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Photo: Amanda Edwards via Getty Images

California's population declined last year for the first time in the state's recorded history, the Washington Post reports.

Driving the news: The state Department of Finance attributed the 0.46% dip — a loss of 182,083 people — to a decrease in out-of-state migration, slowed immigration and the coronavirus pandemic.

What they're saying: "Driven largely by a declining birthrate, the state’s population growth slowed in recent years and essentially hit a plateau," H.D. Palmer, the department’s deputy director and chief spokesperson, told the Post.

  • "What’s temporarily tipped us into negative territory over the past year is deaths caused by covid, combined with the impact of immigration policy."

Worth noting: California is losing a seat in the U.S. House of Representatives for the first time in history, according new Census numbers released last month.

The big picture: The state's population grew 6.1% in the last decade, a rate that's lower than the national average, per the U.S. Census Bureau.

  • Though California saw decades of double-digit population increases, more recent economic factors like high housing costs and tax policies have led to migration out of the state, according to the Post.
  • More people have left the state than arrived, and that trend accelerated last year.
  • A recent study by the nonpartisan Public Policy Institute of California found that the state "has been losing lower- and middle-income residents to other states for some time while continuing to gain higher-income adults."

Go deeper

John Frank, author of Denver
May 6, 2021 - Axios Denver

In post-Trump era, Colorado moves to provide aid to immigrants

Illustration: Brendan Lynch/Axios

Unburdened by former President Donald Trump's threats against "sanctuary states," Colorado is moving confidently to provide financial relief and legal protections to people who entered the country unlawfully.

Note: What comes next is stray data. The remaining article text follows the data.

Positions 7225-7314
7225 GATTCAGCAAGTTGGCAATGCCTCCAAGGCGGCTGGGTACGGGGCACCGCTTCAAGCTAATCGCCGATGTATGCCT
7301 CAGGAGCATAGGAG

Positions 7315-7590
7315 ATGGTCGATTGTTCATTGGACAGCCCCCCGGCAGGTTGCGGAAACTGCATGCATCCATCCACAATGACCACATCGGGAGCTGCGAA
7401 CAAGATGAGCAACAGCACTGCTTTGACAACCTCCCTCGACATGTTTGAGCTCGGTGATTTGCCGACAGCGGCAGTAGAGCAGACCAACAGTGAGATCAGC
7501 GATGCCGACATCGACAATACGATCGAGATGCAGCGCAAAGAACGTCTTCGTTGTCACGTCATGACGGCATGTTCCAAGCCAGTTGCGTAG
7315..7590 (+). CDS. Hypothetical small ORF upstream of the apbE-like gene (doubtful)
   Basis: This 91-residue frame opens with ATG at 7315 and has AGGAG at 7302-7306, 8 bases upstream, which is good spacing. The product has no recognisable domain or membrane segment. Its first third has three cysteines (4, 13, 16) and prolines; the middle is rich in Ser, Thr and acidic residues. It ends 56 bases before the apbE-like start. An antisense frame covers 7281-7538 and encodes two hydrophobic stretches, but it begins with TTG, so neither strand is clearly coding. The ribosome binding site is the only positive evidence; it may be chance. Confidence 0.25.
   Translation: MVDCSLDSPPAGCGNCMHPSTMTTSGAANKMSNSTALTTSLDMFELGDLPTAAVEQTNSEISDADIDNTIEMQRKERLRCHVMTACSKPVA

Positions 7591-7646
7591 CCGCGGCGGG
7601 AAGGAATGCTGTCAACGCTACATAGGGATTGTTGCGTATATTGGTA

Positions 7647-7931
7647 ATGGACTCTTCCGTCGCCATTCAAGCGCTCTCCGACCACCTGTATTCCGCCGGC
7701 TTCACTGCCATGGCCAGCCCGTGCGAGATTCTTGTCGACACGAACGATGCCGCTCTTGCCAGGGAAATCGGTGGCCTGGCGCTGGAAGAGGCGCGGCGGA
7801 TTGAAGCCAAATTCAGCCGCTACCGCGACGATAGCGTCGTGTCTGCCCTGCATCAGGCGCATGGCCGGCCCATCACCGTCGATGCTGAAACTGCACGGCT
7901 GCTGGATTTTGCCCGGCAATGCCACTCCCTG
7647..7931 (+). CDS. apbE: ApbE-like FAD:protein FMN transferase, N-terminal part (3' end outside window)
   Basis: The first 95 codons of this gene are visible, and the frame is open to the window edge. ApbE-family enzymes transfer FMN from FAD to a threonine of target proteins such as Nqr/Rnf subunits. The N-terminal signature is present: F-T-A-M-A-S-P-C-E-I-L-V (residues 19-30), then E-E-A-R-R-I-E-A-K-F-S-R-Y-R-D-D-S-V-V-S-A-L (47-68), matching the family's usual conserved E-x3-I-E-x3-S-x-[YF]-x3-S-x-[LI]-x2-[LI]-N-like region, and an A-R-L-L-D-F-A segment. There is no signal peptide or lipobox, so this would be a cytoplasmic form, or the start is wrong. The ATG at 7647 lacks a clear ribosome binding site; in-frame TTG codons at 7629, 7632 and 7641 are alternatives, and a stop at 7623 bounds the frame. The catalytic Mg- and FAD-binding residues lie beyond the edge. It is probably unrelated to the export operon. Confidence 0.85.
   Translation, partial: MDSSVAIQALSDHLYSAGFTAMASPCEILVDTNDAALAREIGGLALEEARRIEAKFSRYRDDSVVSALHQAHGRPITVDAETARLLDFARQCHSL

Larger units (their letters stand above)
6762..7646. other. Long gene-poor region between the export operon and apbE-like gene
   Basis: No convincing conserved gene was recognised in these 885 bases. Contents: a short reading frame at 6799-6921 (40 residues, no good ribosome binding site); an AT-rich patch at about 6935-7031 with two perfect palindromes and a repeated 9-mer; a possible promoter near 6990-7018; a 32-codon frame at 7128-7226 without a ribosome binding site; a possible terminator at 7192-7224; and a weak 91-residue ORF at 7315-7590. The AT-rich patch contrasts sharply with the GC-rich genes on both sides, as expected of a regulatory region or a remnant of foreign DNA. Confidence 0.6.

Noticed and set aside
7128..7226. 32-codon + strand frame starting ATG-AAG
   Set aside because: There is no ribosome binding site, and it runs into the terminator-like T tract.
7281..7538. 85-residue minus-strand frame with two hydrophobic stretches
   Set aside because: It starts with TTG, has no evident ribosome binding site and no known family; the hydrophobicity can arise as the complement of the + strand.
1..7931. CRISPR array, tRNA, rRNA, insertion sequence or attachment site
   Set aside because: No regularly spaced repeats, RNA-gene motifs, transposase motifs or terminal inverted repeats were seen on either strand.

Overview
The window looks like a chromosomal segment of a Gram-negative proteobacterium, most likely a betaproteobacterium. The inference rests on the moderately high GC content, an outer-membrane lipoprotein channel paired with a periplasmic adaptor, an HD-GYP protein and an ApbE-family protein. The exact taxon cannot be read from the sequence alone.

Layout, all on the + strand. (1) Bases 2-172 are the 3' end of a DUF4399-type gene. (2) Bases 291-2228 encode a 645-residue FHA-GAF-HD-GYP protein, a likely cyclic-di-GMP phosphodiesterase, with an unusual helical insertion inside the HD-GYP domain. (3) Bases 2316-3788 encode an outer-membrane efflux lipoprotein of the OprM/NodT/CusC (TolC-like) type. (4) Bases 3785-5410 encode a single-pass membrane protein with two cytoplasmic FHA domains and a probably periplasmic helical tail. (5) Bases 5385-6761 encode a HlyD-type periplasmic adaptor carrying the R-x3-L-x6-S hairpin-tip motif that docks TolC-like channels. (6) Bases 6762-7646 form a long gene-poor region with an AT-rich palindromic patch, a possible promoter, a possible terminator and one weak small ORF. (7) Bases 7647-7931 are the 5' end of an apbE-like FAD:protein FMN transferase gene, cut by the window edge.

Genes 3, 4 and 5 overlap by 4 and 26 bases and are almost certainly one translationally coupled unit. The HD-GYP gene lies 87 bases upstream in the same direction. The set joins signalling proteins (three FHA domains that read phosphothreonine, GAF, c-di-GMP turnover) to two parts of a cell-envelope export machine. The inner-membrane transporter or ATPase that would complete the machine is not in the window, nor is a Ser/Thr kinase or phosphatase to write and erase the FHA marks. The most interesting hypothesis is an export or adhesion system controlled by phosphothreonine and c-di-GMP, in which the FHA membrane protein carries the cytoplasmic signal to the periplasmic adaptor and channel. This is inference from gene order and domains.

What's happening: Gov. Jared Polis signed first-of-its-kind legislation in April to grant state taxpayer-funded housing benefits, such as loans and vouchers, to families regardless of their immigration status.

  • A separate bill would go even further to remove other prohibitions from a 2006 Colorado law (supported by top Democrats at the time) to allow more state and local government aid and professional licenses to people living in the U.S. illegally.

Earlier in the year, Polis signed legislation granting a tax break in the 2020 tax year to people without a Social Security number — a year earlier than planned.

What's next: Other legislation pending at the state Capitol would:

What they're saying: Sen. Julie Gonzales, a Denver Democrat and leading immigration advocate, said the assistance will help thousands of children who live in mixed-status households amid the pandemic and beyond.

  • "Even if just one member of the family was undocumented, the entire family was barred from accessing the critically important rental assistance resources," she said.

The other side: Sen. John Cooke (R-Greeley) objected to using state dollars on people living here illegally, the Denver Post reported.

  • "They need to get in line and come in to this country legally, like millions of other people have," he said. "Taxpayer money shouldn’t be funding these people staying here.”

Of note: Democratic Attorney General Phil Weiser announced Tuesday that the state won a lawsuit initially filed against the Trump administration for requiring immigration enforcement as a condition of a $2.7 million federal grant.

  • A federal judge ruled in the state's favor in April 2020, and the Biden administration decided not to continue an appeal of the case.

California's "boardroom quota" impact

Data: Equilar, KPMG via California Partners Project; Chart: Andrew Witherspoon/Axios

A first-in-the-nation California law helped set off a boardroom boom for women executives.

Driving the news: 26% of board seats there are now held by women — twice as many as before the law passed, according to a new report.

John Frank, author of Denver
May 7, 2021 - Axios Denver

Colorado's COVID "high plateau"

Illustration: Annelise Capossela/Axios

Colorado's COVID-19 case rate is decreasing, but the state continues to hit alarming benchmarks.

Driving the news: Public health officials reported yesterday that five cases of an Indian variant are present in Mesa County — the first detected in the state.